AOR Blog

10-06-2017

If you're like most AOR members, you're feeling a little anxiety about the uncertainty of our recycling markets. China is experiencing our recycling as both a source of feedstock for manufacturing and pollution.

Looking to improve environmental conditions there, China has sent a strong message globally to recyclers and processors: clean up the stream. To show they mean business, they’ve stopped accepting materials, hitting mixed paper and mixed plastics markets particularly hard.  

There is a lot of uncertainty and unanswered questions right now - Is this a long-term shift? Will this mean the end of recycling as we know it? Is this a good thing, or a bad thing? Why don't we make stuff anymore? Does this open the door to rebuilding domestic processing capacity here state-side?  

While we may not be able to keep calm and carry on, we can take a deep breath and know that we are all in this together, and we are going to get through this together, too.

There are bright spots here. As we all know recycling isn't the end game. It is a practice, when harmonized with reducing and reusing that is still a key component to environmental protection.

Many people still get lost in the quest for not sending stuff to the landfill. This mentality needs to stop. In order for recycling to work, we need to do two things: recycle right (yes, all you wishful recyclers need to stop throwing stuff in the bins with the "wish" that it gets recycled) and create/support/maintain a demand for post-consumer recycled content (aka: Markets).

The mentality we need to instill in our society is seeing recycling as the replacement of extraction feedstocks from logging and strip mining.  There is a great opportunity here to retune our programs and clean up our streams, and be careful not to throw the baby out with the bath water.  Recycling will always be here. But how and what we recycle may look differently down the road than it does today, and we have the opportunity in front of us now to shape the path we take.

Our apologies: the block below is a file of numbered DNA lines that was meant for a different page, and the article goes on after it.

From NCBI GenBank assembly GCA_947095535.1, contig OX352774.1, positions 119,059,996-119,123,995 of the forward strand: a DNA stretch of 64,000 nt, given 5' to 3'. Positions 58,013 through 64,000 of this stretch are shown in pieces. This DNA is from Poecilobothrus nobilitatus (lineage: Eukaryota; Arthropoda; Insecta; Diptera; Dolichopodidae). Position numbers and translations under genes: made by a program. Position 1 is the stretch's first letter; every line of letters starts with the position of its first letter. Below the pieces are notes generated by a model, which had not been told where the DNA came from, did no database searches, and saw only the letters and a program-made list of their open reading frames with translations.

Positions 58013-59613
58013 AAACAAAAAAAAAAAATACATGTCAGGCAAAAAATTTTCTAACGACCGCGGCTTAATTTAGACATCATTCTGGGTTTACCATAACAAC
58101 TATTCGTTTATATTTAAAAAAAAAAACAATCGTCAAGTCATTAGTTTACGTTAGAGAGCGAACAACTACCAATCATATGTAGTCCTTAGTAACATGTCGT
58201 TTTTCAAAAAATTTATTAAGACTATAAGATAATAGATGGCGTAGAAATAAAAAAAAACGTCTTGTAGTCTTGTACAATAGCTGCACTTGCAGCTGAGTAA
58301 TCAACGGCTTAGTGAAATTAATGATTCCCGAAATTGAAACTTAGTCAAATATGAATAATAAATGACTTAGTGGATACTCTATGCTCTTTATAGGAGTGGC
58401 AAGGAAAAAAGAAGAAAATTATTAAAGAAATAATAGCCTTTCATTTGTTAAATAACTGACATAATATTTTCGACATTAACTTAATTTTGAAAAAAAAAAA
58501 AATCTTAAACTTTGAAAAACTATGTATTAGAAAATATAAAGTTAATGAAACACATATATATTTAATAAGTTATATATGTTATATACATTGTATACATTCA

Short term solutions: Reduce, Reuse, then Recycle right. Long term solutions: Create domestic markets for post-consumer recycled content feedstocks.

We all need to focus on these solutions in our local programs, conversations with friends and family, and our elected officials in order to rebuild our recycling systems locally and nationally.

AOR will host a forum on November 15th, America Recycles Day, to continue the Markets conversation, and I hope you can join us – Remember, we're in this together.

Forum Information:

Recycling Markets and Impacts of the National Sword November 15th, 2017 McMenamins Edgefield - Blackberry Hall, 2126 SW Halsey St, Troutdale, OR 97060
Click here for more information and to register: http://oregonrecyclers.org/forum

 

 


08-18-2017

Phil Torchino, founder of Bend area recycling company, The Broomsmen, challenges AOR members to match his BottleDrop donations to AOR.

Phil collected and redeemed over 2,335 bottles and cans in June and July with all the money going to AOR!

During the month of September, the AOR membership is hereby challenged to...

08-17-2017

From the NWPSC August 2017 Newsletter
In a keynote address to the U.S. Product Stewardship Forum hosted by PSI (the Product Stewardship Institute), John Coyne of Unilever Canada and the Canadian Stewardship Services Alliance (CSSA) delivered a remarkable speech on extended producer responsibility (EPR), its importance to...

08-09-2017


The conference planning committee will be kicking off in early September so now is your chance to let us know if you'd like to get involved! 

Putting the annual conference together is a team effort, and great way to be involved with and support AOR. There are many ways you can help, depending on your interests and...

08-01-2017

Since legalization in 2014, Washington State's legal marijuana industry has generated over 1.7 million pounds of potentially compostable waste that is instead mostly being sent to landfills.

Read more at The Stranger, who reported the story.

 

07-24-2017

Cascades, a Canadian based-multinational company specializing in tissue products with a big emphasis on using recycled materials, opened a tissue conversion plant in Scappoose, adding 80 jobs in rural Columbia County earlier this month.

Click here to read the full story and watch videos from Portland-based KGW news. 

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